The Oscar Project Reviews
The most important part of this film is the conversation, but the concerto serves as a jumping off point for the conversation to take place at all.
The conversation between co-director Erik Bowers and his grandfather Horace Bowers Sr. comes in the run up to Erik being the featured composer at the Walt Disney Concert Hall in Los Angeles. When he sits down with his grandfather, he uncovers a family history that goes back to the Jim Crow south, winds through the mid-20th century when Horace negotiated life as a black business owner, and eventually led to Erik's achievement and recognition as a black composer today.
The film is important and hopefully spurs many young people today to have deep conversations with their own grandparents and parents about what things were like when they were young. We take a lot for granted about where the world is today, often forgetting that things were much different just a generation or two ago. By having these conversations, we can hopefully learn from the lessons of the past, and apply them to continue improving our society moving forward.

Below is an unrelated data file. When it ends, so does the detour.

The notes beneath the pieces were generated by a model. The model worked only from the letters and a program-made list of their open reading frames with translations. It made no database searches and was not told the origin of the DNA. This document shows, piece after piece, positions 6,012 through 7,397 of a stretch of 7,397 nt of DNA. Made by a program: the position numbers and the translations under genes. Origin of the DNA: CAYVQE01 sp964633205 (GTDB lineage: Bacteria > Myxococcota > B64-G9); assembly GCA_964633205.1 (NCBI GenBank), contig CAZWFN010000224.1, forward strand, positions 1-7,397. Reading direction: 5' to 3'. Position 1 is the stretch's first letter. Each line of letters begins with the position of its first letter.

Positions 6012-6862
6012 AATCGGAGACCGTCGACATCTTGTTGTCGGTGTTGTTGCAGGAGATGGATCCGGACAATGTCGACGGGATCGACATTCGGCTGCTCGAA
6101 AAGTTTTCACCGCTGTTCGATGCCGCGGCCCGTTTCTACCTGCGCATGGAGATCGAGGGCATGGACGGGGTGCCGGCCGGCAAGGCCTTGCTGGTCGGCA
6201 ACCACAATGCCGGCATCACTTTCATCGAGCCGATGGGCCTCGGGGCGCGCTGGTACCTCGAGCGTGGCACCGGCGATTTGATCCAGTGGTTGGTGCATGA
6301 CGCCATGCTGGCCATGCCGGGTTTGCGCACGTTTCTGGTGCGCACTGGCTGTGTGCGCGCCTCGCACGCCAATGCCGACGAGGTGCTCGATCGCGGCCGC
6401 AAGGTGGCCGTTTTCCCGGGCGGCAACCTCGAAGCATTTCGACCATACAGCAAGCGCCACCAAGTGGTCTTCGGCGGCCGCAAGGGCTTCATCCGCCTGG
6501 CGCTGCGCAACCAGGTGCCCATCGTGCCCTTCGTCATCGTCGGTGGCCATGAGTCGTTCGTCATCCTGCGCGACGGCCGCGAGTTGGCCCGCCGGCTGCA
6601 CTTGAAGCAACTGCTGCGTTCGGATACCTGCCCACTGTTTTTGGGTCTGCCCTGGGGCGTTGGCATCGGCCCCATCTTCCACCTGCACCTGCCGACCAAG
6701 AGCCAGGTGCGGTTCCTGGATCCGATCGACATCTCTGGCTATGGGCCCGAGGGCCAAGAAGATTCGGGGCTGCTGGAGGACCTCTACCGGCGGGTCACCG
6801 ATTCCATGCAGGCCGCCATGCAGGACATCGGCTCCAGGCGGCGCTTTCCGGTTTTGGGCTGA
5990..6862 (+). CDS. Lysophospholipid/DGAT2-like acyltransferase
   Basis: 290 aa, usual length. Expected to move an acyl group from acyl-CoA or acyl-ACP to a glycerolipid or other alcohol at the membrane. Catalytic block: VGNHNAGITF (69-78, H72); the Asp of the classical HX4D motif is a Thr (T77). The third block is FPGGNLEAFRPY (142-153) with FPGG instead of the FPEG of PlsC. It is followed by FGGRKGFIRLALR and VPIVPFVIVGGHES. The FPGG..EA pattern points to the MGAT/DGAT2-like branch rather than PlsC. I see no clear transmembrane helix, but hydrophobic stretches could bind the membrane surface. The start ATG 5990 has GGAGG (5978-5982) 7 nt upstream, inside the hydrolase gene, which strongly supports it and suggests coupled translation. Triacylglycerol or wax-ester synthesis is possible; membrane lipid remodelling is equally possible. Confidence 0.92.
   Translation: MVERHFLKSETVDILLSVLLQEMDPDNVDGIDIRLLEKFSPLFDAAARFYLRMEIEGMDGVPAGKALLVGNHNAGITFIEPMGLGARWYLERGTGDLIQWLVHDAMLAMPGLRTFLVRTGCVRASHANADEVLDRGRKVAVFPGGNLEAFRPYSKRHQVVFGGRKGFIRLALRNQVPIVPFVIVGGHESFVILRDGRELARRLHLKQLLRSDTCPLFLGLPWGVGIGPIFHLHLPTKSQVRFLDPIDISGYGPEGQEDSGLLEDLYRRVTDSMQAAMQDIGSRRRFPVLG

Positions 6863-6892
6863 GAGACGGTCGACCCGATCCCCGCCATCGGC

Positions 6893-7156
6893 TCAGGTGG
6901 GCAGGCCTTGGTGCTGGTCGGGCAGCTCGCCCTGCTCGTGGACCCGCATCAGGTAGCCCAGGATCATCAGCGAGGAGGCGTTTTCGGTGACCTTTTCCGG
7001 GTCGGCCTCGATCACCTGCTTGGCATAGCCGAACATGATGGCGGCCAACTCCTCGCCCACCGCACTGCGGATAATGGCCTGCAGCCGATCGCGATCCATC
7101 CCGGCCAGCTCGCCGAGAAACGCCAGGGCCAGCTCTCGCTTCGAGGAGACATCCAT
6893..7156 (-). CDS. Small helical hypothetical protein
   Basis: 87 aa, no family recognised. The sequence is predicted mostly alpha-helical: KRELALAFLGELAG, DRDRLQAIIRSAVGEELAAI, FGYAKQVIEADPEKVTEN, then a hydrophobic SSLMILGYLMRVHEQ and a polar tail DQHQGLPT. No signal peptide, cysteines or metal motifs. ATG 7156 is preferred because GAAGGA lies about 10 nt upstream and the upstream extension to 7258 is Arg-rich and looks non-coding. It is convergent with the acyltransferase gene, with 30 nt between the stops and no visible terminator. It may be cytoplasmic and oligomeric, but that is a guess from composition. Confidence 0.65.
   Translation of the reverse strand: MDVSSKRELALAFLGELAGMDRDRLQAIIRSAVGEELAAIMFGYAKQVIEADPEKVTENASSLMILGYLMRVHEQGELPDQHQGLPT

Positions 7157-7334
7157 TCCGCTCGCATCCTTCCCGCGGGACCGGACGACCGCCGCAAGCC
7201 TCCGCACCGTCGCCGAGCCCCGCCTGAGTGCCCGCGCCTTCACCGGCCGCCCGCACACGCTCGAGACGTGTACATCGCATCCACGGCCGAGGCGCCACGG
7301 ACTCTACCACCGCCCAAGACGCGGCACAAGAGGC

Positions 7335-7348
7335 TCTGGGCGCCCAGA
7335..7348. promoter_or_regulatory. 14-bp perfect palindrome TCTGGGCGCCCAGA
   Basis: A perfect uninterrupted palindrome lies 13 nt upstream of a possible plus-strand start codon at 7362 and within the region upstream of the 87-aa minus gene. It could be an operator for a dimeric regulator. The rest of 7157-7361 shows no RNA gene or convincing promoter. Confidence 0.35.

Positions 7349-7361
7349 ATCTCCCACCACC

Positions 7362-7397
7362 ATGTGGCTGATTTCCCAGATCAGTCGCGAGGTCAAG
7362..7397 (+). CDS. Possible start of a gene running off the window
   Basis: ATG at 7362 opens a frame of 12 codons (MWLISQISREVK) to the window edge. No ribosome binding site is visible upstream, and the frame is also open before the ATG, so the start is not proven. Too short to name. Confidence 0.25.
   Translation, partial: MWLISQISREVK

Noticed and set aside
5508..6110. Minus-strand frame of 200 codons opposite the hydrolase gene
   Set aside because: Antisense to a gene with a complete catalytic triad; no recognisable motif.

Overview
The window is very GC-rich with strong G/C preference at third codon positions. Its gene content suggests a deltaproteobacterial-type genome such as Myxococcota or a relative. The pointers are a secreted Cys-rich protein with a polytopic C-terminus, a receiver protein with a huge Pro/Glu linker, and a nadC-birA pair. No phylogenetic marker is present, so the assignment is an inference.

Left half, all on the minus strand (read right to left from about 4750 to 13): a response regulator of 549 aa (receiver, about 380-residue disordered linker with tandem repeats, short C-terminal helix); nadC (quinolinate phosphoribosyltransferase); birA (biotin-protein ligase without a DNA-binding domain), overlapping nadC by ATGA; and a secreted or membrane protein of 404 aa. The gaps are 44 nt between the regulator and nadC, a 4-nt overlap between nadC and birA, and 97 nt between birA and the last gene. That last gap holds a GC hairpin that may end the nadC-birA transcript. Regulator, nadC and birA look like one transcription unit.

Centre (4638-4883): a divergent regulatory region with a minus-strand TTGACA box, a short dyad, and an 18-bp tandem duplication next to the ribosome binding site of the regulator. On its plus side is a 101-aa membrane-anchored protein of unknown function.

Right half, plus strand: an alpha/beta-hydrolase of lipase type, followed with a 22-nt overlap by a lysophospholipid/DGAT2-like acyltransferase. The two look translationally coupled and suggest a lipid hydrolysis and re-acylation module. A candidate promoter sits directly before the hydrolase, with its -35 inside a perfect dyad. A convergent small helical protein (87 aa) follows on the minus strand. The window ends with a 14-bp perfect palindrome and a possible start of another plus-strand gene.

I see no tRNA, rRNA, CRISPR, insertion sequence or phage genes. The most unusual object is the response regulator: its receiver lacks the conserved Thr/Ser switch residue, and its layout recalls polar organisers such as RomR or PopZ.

While the film is only 13 minutes long, I would be happy to have a much longer conversation like this in a feature length film.
9 out of 10
"A Concerto is a Conversation" is available on YouTube.